Tackling university culture’s underlying issue of sexism
Esther Huntington-Whiteley investigates the recent scandal involving freshers at Durham University and the deeper issues in society that need to be addressed regarding sexism and rape culture.
Content Warning: This article discusses issues around sexual assault
At the beginning of this academic year, screenshots from a Durham University freshers group chat titled ‘Durham Boys Making All The Noise’ were leaked online, revealing students joking about sexual assault. While the messages are shocking, they are not surprising; at least not to the countless university students with first-hand experience of the toxic ‘lad’ culture that continues to pervade our country’s higher education institutions. These incidents have happened before, and they will continue to happen for as long as we treat them as isolated events rather than a fundamental societal issue.
Some of the messages are worse than others, and while there is nothing illegal about, “posh lads competing on fucking the poorest girl,” language and sentiment such as this is deeply problematic. Comments such as, “I’ll just shag a different bird every night for a bed” and “can’t get enough since girls don’t put out”, may seem like harmless ‘fun’ to the people writing and receiving these messages, but they are enabling a far more insidious culture of slut shaming and victim blaming when it comes to the issue of sexual assault on our university campuses. Writing “so many ppl get accused of rape” followed by “I’m always worried about it after having sex with a girl” is an irony too dangerous to overlook. Consent in sexual encounters is not complicated, you either have it or you don’t. So, who’s going to tell him?
They are enabling a far more insidious culture of slut shaming and victim blaming when it comes to the issue of sexual assault on our university campuses
This behavior is undeniably shameful, but the shamelessness with which it has been adopted by so many proves that the issue does not lie solely with the people in question. One member of the chat wrote, “first rule about boys club, you don’t talk about boys club”, making a reference to the film Fight Club, while another advocated that, “everything we say should be taken with a pinch of salt, that’s what epitomises a lad or boy.” Presumably these students are still teenagers, but they have already decided to live their lives according to people’s very worst expectations of them. This desperate need to fit into harmful societal categorisations has severe consequences for everyone.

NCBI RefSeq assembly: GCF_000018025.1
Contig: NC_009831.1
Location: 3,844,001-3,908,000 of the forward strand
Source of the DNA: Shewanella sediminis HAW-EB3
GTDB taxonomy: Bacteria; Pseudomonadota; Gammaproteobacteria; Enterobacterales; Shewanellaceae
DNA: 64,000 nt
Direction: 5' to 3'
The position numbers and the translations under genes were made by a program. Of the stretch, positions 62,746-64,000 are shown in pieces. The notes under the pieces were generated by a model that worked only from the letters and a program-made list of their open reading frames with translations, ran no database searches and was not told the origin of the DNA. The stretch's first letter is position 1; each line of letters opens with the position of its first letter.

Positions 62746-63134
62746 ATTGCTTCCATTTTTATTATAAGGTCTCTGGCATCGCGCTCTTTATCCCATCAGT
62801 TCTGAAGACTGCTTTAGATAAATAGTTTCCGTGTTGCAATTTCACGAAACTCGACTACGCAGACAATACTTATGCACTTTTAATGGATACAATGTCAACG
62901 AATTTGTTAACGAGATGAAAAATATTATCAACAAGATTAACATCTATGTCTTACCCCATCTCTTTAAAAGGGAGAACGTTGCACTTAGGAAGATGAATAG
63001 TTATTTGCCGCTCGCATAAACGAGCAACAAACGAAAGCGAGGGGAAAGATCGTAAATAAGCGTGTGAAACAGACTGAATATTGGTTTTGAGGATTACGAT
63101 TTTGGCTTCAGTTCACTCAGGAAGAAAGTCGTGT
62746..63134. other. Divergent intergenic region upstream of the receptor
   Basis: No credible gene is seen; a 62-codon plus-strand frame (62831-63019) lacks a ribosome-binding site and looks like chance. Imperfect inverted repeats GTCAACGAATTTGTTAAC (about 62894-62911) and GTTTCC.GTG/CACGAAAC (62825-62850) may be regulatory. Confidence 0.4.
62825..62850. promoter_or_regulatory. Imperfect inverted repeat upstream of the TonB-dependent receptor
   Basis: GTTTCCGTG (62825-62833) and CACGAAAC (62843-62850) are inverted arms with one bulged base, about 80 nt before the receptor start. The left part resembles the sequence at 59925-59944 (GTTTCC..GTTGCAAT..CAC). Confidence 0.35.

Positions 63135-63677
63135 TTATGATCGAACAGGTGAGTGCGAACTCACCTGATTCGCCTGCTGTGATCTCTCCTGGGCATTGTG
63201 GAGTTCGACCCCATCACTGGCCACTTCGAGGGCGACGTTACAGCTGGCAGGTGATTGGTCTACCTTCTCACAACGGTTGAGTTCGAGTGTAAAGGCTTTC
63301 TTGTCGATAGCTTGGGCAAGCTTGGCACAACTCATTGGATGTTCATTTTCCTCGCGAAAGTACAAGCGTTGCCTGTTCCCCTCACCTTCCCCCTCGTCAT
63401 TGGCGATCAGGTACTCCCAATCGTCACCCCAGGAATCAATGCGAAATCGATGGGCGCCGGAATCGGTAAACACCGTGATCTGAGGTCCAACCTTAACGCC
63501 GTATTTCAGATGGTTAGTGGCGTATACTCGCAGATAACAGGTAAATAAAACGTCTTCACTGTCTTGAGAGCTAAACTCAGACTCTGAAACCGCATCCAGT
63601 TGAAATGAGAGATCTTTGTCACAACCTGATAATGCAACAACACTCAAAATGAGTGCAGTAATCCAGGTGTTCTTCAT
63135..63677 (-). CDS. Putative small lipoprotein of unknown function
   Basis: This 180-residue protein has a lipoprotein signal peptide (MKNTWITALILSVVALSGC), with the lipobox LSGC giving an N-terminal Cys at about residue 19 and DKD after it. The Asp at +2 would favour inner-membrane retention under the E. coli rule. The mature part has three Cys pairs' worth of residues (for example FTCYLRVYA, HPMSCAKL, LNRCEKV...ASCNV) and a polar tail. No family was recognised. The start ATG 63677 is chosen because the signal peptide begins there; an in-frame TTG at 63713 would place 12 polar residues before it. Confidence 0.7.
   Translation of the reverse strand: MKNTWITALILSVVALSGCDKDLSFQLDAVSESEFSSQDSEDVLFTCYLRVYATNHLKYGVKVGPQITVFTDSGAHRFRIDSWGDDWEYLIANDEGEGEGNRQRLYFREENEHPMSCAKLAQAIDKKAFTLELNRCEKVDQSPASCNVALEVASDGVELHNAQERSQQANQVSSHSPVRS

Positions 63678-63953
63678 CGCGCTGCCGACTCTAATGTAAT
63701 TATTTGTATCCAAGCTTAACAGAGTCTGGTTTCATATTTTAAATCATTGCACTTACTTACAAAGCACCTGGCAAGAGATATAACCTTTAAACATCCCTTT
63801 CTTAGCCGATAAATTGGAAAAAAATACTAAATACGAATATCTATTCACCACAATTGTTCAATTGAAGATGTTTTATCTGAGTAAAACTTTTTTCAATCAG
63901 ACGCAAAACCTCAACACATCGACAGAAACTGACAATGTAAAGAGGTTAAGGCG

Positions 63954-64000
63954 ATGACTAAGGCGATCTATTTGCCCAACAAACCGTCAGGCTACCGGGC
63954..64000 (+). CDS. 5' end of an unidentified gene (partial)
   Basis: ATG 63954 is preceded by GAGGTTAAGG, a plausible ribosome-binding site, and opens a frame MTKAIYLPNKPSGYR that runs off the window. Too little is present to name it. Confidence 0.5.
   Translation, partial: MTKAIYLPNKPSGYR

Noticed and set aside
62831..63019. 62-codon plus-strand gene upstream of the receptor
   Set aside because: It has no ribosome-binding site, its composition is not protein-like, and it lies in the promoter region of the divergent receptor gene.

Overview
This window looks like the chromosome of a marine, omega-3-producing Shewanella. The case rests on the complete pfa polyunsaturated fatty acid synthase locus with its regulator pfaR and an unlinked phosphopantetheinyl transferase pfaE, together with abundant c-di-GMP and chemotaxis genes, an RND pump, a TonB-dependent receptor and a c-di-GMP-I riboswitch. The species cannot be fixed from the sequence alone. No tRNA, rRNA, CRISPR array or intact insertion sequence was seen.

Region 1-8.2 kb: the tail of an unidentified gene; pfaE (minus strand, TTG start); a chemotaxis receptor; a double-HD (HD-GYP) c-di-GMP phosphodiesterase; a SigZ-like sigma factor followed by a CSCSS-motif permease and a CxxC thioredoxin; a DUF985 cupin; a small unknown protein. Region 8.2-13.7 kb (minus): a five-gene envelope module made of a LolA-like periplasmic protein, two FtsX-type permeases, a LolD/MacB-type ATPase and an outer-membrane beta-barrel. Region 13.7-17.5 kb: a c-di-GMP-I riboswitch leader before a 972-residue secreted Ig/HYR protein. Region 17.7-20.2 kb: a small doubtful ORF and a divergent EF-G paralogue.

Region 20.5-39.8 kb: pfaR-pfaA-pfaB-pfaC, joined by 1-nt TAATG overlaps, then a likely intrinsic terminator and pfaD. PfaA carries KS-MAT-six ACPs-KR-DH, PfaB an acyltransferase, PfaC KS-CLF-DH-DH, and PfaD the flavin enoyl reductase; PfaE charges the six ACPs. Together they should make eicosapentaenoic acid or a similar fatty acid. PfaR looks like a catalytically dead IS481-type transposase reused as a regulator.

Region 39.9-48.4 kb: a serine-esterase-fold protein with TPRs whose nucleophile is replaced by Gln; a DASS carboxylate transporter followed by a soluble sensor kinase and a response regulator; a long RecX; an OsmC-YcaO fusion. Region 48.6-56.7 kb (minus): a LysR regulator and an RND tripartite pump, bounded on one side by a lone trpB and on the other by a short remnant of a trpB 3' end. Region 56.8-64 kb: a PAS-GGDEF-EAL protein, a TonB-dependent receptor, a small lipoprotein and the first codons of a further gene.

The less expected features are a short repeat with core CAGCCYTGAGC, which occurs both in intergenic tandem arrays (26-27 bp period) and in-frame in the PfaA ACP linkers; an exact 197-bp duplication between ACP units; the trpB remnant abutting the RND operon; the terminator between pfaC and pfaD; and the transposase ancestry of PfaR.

Since the group chat was exposed, students have expressed regret about choosing Durham University, and fear about attending. As you would if you knew that these were the people that you would have to call your peers. But how much longer are we going to pretend that this situation is exclusive to this particular university and these specific students, rather than acknowledge it’s going on everywhere else too? One tweet reads, “the worst thing about this Durham University lads group chat is that you’ll find the same thing happening at most, if not every, Russell Group uni across the country.” Whether this feels like a prevalent issue, Exeter no doubt depends on each individual student’s encounters, but the normalisation and subsequent dismissal of attitudes such as these makes it easy for us to deny that there is anything actually wrong.
It feels more important than ever to fight against the institutionalised patriarchy and sexism which inevitably underlies occurrences such as this
Evidently, this problem needs to be tackled far more effectively in order to make university a secure and comfortable environment for all students. University Youtuber and Durham graduate Jack Edwards tweeted, “@ durham uni, time to take serious action when current students and/or future freshers express racist and sexist views rather than only ‘condemning’ them on social media… it’s literally your job to make this uni a safe environment for everyone — do more and do better.” It seems unlikely that these students will face any serious punishment for their actions – just like so many before them – but even if they did, it would not change the fact that people still think and act like this. We all have a responsibility to do something about it: call out your friends and family, challenge your internalised prejudices, don’t ignore the voice in your head that tells you when something feels off.
Rape culture may be the university norm, but it doesn’t have to be. We have reached a point in our social conditioning where we should know what it means to be a good person, and so should constantly be considering how to implement this into our everyday lives and call out such behaviour. As we move forward into a future which is so uncertain, collectively and universally, it feels more important than ever to fight against the institutionalised patriarchy and sexism which inevitably underlies occurrences such as this.